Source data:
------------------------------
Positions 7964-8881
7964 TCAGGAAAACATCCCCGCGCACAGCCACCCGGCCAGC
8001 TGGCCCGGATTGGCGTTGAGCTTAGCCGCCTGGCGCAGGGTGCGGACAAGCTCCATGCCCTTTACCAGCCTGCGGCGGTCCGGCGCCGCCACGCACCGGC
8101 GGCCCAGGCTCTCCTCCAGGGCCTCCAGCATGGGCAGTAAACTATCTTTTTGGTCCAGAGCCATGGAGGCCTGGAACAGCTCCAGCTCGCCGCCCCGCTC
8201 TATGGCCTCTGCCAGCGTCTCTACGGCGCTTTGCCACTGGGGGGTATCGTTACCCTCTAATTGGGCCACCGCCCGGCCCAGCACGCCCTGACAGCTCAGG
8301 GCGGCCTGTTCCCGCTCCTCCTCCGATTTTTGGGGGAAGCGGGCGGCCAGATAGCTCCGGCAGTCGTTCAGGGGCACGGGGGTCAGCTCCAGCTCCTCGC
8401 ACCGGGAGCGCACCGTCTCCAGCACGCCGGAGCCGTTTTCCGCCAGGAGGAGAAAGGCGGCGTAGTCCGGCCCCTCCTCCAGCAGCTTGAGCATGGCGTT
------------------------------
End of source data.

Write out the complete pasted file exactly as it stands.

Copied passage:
Positions 7964-8881
7964 TCAGGAAAACATCCCCGCGCACAGCCACCCGGCCAGC
8001 TGGCCCGGATTGGCGTTGAGCTTAGCCGCCTGGCGCAGGGTGCGGACAAGCTCCATGCCCTTTACCAGCCTGCGGCGGTCCGGCGCCGCCACGCACCGGC
8101 GGCCCAGGCTCTCCTCCAGGGCCTCCAGCATGGGCAGTAAACTATCTTTTTGGTCCAGAGCCATGGAGGCCTGGAACAGCTCCAGCTCGCCGCCCCGCTC
8201 TATGGCCTCTGCCAGCGTCTCTACGGCGCTTTGCCACTGGGGGGTATCGTTACCCTCTAATTGGGCCACCGCCCGGCCCAGCACGCCCTGACAGCTCAGG
8301 GCGGCCTGTTCCCGCTCCTCCTCCGATTTTTGGGGGAAGCGGGCGGCCAGATAGCTCCGGCAGTCGTTCAGGGGCACGGGGGTCAGCTCCAGCTCCTCGC
8401 ACCGGGAGCGCACCGTCTCCAGCACGCCGGAGCCGTTTTCCGCCAGGAGGAGAAAGGCGGCGTAGTCCGGCCCCTCCTCCAGCAGCTTGAGCATGGCGTT